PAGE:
Brighton is situated on the beautiful southern coast of England. It forms a major part of Brighton and Hove, a city that has been made part of the ceremonial county of East Sussex. Its population is just under 500 000 people and it remains popular as one of the best gay and lesbian destination in the United Kingdom (comprising England, Scotland, Wales and Northern Ireland), both for holidays and for the purposes of permanent relocation.
In 1806, a huge survey was done throughout the whole of England. This official record is known as the Domesday Book. According to this record, Brighton was previously called Bristelmestune. In 1514, French invaders had burnt the entire area to the ground, leaving only a small part of the St Nicholas Church and some of the street patterns behind. Brighton would have to be reconstructed from scratch.
During the mid 18th Century, Dr Richard Russell began prescribing the seawater of Brighton to his patients as a healthful tonic. This led to the influx of a number of ailing ones from all over England, who came to sample the supposed powers of this salty ocean.
Beach and pier at Brighton, East Sussex. England
with deckchairs and sunbathers.
Brighton was originally sustained by its fishing communities, who used the extensive coastline to their benefit. By 1780, however, Georgian terraces became fashionable, and this trend transformed the sleepy fishing village into a rather fashionable holiday resort. Prince Regent (who later became King George IV) visited the town and developed a soft spot for it. He began to frequent it during his breaks from his secular duties, which led to the further development and growth of the town.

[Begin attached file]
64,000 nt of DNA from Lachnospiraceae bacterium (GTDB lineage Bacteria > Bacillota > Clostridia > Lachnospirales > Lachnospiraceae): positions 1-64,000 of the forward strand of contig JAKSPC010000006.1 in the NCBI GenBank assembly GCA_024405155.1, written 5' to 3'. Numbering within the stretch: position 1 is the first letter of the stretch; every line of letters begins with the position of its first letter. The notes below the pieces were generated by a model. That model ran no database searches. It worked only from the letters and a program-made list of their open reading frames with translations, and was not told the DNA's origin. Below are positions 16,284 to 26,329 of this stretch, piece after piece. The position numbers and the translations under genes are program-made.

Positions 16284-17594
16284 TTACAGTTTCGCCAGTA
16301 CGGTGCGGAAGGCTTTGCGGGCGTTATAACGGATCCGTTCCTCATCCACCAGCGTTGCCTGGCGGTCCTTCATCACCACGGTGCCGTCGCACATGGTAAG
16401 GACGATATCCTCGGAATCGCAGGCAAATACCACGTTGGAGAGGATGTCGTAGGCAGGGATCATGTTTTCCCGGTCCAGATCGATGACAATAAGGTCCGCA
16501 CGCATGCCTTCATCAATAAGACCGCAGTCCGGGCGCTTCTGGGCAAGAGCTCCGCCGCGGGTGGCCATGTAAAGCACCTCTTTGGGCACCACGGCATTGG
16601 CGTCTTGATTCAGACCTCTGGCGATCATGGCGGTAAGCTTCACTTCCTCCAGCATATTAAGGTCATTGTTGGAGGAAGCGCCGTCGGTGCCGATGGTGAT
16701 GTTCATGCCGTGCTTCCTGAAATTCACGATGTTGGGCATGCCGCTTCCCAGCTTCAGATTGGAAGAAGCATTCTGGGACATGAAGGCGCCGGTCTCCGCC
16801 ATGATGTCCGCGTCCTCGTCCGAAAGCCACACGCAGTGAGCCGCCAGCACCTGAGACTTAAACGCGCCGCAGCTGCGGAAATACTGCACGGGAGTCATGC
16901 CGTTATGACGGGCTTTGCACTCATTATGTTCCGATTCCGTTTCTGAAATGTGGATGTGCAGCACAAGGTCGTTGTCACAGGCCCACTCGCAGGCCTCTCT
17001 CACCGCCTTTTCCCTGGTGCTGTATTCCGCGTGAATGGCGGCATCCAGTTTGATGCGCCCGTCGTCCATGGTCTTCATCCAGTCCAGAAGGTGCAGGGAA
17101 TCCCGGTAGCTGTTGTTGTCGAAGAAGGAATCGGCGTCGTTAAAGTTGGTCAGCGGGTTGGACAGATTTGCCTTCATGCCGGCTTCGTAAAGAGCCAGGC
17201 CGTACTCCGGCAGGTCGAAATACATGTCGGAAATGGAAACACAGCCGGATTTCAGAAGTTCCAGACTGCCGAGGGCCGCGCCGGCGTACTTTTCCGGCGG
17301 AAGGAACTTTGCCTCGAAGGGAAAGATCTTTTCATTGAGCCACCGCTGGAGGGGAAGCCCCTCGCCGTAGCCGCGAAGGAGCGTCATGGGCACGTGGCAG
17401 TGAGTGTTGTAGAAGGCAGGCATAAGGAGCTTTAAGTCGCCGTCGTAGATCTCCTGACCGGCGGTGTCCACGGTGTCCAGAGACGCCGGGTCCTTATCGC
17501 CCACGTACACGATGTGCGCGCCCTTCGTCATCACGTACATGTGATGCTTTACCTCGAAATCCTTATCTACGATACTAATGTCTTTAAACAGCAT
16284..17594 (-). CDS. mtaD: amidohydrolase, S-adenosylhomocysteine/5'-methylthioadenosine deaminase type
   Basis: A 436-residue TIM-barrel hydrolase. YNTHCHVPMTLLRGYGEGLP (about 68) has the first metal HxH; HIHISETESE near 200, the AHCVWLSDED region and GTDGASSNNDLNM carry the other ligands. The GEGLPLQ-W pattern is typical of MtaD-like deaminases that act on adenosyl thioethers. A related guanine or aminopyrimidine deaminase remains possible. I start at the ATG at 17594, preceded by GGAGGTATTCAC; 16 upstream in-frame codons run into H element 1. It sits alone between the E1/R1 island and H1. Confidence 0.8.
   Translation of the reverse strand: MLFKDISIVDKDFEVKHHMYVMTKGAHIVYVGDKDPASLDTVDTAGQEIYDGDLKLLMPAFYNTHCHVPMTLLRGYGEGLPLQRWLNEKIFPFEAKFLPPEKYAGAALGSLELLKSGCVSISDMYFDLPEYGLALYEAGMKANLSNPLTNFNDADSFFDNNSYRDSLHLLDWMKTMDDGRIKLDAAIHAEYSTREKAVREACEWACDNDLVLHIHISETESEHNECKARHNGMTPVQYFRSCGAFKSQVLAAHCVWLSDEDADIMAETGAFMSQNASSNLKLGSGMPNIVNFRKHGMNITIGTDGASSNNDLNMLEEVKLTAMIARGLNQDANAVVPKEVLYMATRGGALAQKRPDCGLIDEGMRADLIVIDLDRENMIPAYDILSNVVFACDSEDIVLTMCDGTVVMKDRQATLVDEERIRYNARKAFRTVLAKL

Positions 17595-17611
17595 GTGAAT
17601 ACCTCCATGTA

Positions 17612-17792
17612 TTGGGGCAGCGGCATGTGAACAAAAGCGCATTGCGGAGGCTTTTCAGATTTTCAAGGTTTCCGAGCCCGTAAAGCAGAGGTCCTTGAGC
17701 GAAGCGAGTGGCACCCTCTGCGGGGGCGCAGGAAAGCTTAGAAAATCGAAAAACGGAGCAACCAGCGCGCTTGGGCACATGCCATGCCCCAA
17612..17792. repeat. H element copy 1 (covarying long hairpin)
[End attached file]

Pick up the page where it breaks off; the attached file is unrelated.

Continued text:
When the railway system arrived in Brighton in 1841, people from London and its surrounds had the option of visiting Brighton just for a day, which was a completely novel idea at the time. This led to even more growth, and the population boomed from 7000 people in 1801 to over 120 000 by 1901. The Grand Hotel, West Piet and Palace Pier were all built in the latter half of the 1800’s in response to this increasing favour amongst the English.
In 1997, the individual entities of Brighton and Hove were united to form the single authority of Brighton and Hove. This was granted the status of being called a city by Queen Elizabeth II in 2000. However, it is still commonly called London-by-the-Sea.
Brighton’s economy is supported to a large degree by the media industry. This has given the town somewhat of a “Hollywood” feel, as digital media continues to expand its base. Based on its creative output, Brighton is culturally healthy and diverse.
Today, Brighton remains a popular tourist destination. Just some of its main attractions are:
• The promenade along the beach
• The remains of the West Pier
• The Royal Pavilion
• The Sassoon Mausoleum
• Brighton Pier
• Volk's Electric Railway (the world's oldest operating electric railway)
• The Brighton Museum & Art Gallery
• Queen's Park
• The Brighton Toy and Model Museum
• St. Ann's Well Gardens
For more information, please view: http://www.brighton.co.uk/